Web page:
U.S. agencies are testing a system designed to fly on unmanned aerial vehicles and sniff the air after a nuclear detonation, to discover who made the bomb.
The system, called Harvester, includes two "sampling pods" to collect debris from the air, as well as a third pod that detects gamma radiation to guide the drone pilots to the heart of a nuclear blast.
Harvesters are expected to show up in the U.S. Air Force's experimental fleet by 2014, according to a statement from Sandia National Laboratories, which developed the Harvester. "There's a high likelihood the Air Force will make Harvester operational in 2014 to augment its current manned aircraft collection capability," Joe Sanders, Sandia's lead for the Harvester project, said in the statement.
Researchers tested Harvesters at the Grand Forks Air Force Base in North Dakota in September 2012. During the test, the pods flew on MQ-9 Reaper drones donated by the Department of Homeland Security Customs and Border Protection. The pods are about the size of a snowmobile and are designed to fit in a variety of types of aircraft, Sandia says.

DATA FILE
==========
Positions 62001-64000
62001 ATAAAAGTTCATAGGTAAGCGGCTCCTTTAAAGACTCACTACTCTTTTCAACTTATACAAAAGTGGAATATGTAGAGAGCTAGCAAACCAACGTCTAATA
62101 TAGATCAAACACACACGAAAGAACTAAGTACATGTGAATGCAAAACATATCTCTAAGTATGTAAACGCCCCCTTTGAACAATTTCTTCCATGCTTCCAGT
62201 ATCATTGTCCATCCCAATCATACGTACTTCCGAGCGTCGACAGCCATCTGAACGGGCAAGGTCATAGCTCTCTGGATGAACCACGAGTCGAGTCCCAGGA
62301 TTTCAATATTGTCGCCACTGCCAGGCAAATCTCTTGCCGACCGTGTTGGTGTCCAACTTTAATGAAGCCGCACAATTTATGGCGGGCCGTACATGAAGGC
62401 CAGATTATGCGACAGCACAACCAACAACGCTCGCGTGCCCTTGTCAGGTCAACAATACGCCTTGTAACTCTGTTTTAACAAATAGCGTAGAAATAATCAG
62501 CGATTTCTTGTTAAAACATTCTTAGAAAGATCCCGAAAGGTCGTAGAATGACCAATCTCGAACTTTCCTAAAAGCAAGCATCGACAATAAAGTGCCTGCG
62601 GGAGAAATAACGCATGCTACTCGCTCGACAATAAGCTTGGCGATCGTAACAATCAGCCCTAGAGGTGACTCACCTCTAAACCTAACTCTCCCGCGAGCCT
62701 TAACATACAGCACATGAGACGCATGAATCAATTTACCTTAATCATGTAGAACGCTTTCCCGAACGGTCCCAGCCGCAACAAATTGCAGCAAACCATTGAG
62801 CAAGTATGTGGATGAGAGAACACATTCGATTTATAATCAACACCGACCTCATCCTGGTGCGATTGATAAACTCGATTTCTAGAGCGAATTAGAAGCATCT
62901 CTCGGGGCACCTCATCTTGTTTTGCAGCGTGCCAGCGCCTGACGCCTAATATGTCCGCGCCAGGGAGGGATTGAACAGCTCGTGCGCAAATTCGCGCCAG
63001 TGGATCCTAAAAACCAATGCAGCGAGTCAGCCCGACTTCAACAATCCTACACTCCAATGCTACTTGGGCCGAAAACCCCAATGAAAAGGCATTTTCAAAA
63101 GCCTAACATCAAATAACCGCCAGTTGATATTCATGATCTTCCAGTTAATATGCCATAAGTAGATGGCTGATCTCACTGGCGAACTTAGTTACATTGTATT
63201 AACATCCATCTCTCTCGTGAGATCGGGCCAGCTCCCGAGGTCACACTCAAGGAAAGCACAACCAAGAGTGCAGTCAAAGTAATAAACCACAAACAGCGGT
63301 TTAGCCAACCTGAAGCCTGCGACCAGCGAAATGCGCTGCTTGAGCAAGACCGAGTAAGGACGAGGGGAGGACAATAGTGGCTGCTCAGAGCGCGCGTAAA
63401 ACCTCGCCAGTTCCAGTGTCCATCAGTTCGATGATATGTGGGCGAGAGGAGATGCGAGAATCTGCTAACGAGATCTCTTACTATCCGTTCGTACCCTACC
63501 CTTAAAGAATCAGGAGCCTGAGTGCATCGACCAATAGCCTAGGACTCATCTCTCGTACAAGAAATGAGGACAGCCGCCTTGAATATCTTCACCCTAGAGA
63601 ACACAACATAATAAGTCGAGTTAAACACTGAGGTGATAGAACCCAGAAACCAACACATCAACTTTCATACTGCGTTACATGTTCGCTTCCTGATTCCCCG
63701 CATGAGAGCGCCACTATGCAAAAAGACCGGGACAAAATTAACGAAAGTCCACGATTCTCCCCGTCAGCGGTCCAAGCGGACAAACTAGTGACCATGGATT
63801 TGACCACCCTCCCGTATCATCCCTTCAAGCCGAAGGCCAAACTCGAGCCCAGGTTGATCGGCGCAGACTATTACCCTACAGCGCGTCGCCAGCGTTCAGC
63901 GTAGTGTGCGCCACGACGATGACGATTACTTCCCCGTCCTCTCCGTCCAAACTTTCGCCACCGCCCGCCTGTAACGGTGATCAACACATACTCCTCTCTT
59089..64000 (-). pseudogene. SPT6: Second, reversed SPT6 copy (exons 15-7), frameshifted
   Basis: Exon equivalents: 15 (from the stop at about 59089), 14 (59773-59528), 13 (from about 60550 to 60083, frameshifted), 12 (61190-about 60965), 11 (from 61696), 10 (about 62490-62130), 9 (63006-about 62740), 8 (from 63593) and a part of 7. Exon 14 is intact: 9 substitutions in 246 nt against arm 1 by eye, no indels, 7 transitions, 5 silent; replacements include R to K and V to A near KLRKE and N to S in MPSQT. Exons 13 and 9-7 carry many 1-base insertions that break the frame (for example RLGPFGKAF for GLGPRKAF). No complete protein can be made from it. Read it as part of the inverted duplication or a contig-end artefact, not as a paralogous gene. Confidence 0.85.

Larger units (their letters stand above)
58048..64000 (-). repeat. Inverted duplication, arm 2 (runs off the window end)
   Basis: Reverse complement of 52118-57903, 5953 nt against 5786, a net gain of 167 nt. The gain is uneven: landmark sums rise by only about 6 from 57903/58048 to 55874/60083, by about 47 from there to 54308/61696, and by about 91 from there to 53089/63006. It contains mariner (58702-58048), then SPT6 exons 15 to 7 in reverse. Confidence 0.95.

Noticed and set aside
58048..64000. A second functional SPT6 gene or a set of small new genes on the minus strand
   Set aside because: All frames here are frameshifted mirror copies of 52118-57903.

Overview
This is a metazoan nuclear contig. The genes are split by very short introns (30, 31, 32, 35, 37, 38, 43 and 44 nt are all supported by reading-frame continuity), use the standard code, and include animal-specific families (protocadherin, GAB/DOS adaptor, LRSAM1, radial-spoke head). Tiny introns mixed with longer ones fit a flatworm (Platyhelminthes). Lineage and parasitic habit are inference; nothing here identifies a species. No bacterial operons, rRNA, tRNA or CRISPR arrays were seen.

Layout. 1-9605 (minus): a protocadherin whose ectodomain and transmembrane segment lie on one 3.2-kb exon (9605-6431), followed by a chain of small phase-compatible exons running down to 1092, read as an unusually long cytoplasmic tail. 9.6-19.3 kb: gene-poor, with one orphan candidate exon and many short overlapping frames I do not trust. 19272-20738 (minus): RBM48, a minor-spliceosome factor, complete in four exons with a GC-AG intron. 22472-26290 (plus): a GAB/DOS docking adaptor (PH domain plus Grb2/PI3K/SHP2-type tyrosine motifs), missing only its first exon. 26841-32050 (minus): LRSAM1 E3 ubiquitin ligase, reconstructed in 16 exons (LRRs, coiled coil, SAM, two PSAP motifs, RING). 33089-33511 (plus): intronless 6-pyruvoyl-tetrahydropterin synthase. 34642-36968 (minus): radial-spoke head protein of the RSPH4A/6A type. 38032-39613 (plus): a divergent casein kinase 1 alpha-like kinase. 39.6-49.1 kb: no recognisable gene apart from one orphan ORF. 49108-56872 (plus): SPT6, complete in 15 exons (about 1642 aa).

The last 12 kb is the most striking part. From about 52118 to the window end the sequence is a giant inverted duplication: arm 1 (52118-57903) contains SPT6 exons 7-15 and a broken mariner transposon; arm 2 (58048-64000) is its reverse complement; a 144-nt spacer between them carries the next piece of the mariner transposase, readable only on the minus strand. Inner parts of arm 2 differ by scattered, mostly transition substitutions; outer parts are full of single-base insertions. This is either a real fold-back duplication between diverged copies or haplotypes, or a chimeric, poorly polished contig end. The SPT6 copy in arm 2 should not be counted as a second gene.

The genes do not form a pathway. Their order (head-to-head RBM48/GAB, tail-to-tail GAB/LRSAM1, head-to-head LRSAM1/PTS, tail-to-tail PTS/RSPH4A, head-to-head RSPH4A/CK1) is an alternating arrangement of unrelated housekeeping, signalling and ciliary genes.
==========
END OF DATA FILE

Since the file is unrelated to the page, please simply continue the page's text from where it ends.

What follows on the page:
The September tests didn't include any nuclear releases. Instead, Harvesters flying on Reaper drones successfully collected radioactive chemicals that occur naturally in the air, including radioisotopes of lead and bismuth, which are decay products of naturally occurring radon, and beryllium-7, a product of carbon-14 that's been broken up by cosmic rays.
Harvester pods analyze what they capture in real time, while they're flying. They also collect samples in filters that researchers can examine more carefully after the pods have landed.
Sandia researchers are now working on another sampling pod, named the Whole Air Sampling Pod, designed to take large samples of air and analyze them for gases instead of particles.
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